We admitted we were powerless over our addictions and compulsive behaviors, that our lives had become unmanageable.
“I know nothing good lives in me, that is, in my sinful nature. For I have the desire to do what is good, but I cannot carry it out.”
In today’s Castimonia meeting we reviewed Step 1 from the Twelve Steps for Christians and the SAA Green Book.
In understanding the first step, one must come to the understanding that surrendering is the only way to “win” this battle. For most of us, this makes absolutely no strategic sense at all. We have been taught to never give up, never surrender, that we are strong men and we don’t “give up” no matter what the cost! Well this war is over, and we don’t have the strength to keep fighting it the way we have been. We need help, we need reinforcements, we need new, stronger, more powerful weapons to defeat this enemy. We need the ultimate “weapon” in Jesus Christ! Once we admit we cannot win this war on our own and surrender ourselves, not to the addiction, but to Him, a new war begins.
Furthermore, we come to an understanding that this is not a self control issue. In our addiction, self control was no longer available to us, however, we can surrender to what I call “Christ-control.” This is not saying that Jesus Christ controls my personal actions if I continue to act out, but that I must surrender my control to Jesus Christ. Only with Him in control (and believing such) can I live my life according to His will, not mine. We will review this concept when we work Step 3, so let’s not get ahead of ourselves! A different sort of self control will begin to appear as we work our recovery program.
Part of understanding this first step is that we acknowledge that we have a disease. This is not an excuse for what we have done in the past, or might continue to do. We take personal responsibility for our actions and suffer the consequences. However, in understanding it is a disease, we understand that only God can heal us and there is nothing we can do to heal ourselves: The only cure is God!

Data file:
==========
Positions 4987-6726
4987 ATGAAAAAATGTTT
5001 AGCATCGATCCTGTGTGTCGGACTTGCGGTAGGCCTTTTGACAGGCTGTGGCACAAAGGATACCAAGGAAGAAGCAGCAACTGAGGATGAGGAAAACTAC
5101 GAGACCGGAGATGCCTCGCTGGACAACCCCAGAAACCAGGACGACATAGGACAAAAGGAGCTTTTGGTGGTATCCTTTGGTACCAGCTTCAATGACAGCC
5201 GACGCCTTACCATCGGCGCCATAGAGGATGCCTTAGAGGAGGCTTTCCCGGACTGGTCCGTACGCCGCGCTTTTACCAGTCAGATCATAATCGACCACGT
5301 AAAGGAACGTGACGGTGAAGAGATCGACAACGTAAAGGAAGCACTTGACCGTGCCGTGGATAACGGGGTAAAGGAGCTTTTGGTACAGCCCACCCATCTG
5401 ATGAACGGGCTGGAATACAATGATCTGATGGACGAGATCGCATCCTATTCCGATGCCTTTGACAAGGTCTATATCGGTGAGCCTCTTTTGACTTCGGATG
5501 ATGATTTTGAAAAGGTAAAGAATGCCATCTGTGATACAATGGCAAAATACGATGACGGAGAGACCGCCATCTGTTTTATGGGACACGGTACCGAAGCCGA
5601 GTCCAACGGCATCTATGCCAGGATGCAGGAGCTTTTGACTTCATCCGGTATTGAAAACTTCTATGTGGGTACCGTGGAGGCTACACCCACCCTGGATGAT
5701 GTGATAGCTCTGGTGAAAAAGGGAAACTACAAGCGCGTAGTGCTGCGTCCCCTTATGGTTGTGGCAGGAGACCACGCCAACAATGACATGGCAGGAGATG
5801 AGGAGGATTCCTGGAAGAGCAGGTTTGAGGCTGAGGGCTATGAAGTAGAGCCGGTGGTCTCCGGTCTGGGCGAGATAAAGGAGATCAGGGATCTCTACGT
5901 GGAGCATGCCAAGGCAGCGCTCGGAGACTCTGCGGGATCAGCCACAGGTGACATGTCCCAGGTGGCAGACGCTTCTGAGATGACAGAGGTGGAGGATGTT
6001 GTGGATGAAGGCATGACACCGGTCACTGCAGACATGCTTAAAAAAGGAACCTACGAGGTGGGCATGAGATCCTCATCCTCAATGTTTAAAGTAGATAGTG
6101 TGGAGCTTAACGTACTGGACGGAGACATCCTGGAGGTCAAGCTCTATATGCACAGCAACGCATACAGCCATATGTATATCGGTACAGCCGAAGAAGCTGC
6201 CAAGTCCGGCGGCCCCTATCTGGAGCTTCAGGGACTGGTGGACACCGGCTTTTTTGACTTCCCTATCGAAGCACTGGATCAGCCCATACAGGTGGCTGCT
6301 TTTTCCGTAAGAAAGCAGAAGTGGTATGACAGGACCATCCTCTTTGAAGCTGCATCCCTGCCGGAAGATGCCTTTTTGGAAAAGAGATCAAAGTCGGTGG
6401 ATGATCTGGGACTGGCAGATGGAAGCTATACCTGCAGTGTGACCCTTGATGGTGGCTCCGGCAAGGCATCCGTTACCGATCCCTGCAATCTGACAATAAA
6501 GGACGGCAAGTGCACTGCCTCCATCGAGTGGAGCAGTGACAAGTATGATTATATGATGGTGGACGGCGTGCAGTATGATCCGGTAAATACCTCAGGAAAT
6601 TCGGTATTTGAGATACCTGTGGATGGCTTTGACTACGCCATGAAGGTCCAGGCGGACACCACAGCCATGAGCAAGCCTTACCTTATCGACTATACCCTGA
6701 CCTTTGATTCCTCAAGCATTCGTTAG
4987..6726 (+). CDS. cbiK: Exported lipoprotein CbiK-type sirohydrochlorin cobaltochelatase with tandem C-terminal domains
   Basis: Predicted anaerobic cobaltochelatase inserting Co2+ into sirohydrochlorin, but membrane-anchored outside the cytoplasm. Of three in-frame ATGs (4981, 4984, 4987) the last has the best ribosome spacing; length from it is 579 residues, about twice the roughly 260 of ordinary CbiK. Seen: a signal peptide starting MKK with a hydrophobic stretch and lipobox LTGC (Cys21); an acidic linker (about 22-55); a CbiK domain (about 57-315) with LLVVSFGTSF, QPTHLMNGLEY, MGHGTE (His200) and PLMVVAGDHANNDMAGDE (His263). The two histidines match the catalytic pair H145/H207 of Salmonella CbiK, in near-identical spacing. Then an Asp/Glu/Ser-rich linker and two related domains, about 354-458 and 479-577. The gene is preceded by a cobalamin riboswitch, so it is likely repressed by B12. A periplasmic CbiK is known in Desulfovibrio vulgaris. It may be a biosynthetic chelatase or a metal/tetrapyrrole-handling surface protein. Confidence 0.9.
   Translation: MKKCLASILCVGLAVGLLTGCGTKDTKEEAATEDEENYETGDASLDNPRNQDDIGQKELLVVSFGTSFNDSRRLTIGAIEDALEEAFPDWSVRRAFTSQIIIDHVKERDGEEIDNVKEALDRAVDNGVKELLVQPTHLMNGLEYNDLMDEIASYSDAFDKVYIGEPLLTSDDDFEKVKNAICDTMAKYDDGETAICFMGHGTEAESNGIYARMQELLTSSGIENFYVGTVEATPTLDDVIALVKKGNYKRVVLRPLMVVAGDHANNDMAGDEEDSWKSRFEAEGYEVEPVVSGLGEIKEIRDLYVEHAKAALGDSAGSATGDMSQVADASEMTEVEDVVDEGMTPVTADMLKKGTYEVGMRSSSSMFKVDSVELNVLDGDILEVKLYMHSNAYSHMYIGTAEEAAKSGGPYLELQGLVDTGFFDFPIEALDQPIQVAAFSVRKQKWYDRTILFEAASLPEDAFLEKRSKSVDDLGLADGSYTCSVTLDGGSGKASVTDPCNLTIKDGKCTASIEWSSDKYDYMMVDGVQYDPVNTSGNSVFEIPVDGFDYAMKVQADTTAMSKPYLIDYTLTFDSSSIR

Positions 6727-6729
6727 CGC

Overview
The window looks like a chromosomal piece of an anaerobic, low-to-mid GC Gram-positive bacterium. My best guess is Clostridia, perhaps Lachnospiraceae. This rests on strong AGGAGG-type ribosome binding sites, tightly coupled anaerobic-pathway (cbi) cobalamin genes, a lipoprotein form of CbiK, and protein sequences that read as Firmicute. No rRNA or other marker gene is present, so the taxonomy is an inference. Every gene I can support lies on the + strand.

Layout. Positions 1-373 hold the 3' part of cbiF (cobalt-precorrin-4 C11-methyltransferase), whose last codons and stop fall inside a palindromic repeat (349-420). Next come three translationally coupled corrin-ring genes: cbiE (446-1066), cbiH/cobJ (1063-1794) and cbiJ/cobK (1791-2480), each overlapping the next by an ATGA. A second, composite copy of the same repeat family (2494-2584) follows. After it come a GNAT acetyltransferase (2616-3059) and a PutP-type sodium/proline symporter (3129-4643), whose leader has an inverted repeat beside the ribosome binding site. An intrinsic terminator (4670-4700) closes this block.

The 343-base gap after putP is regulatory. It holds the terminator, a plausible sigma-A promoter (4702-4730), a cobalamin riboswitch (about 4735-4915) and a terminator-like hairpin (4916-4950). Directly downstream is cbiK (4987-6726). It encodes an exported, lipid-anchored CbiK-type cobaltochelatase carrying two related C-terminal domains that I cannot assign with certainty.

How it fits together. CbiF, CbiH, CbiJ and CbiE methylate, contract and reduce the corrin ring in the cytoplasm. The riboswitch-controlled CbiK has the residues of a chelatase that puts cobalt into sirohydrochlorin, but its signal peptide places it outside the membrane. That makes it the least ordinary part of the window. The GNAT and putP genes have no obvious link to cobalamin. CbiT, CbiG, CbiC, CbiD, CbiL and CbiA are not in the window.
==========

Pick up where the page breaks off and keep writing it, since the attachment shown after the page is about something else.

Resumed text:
So how does one get to the point where they understand the battle is over (and was unwinnable from the beginning) and that we truly have a disease? We do so by “working” the first step. We sit down, with the help of our sponsor, and write down as much of our history as possible, both sexual and non-sexual. We begin by looking at our childhood and family of origin for the signs of dysfunction that may have been “hidden” but were ever present in our lives. We even include multiple generations of dysfunction as far back as we can find or remember. We include our first sexual experiences as early as we can remember and continue to write out our sexual history up until the present. We are specific about our thoughts and feelings leading up to, during, and after the sexual experiences carefully looking at the patterns and behaviors around our sexual acting out.
In writing out our history, we include examples of when we realized our sexual activities were “wrong” but continued to repeat them and the times we said, “I won’t do this again.” We include examples of when we made “deals” with ourselves, others, or even God after we had acted out. We also include instances where we told ourselves we would not go back “to that place” and we did. Finally, we include examples of all the times we tried to stop on our own and then continued with the insanity of the addiction. All the preceding are examples of our powerlessness over the addiction. We come to a true understanding that we are completely powerless over this addiction!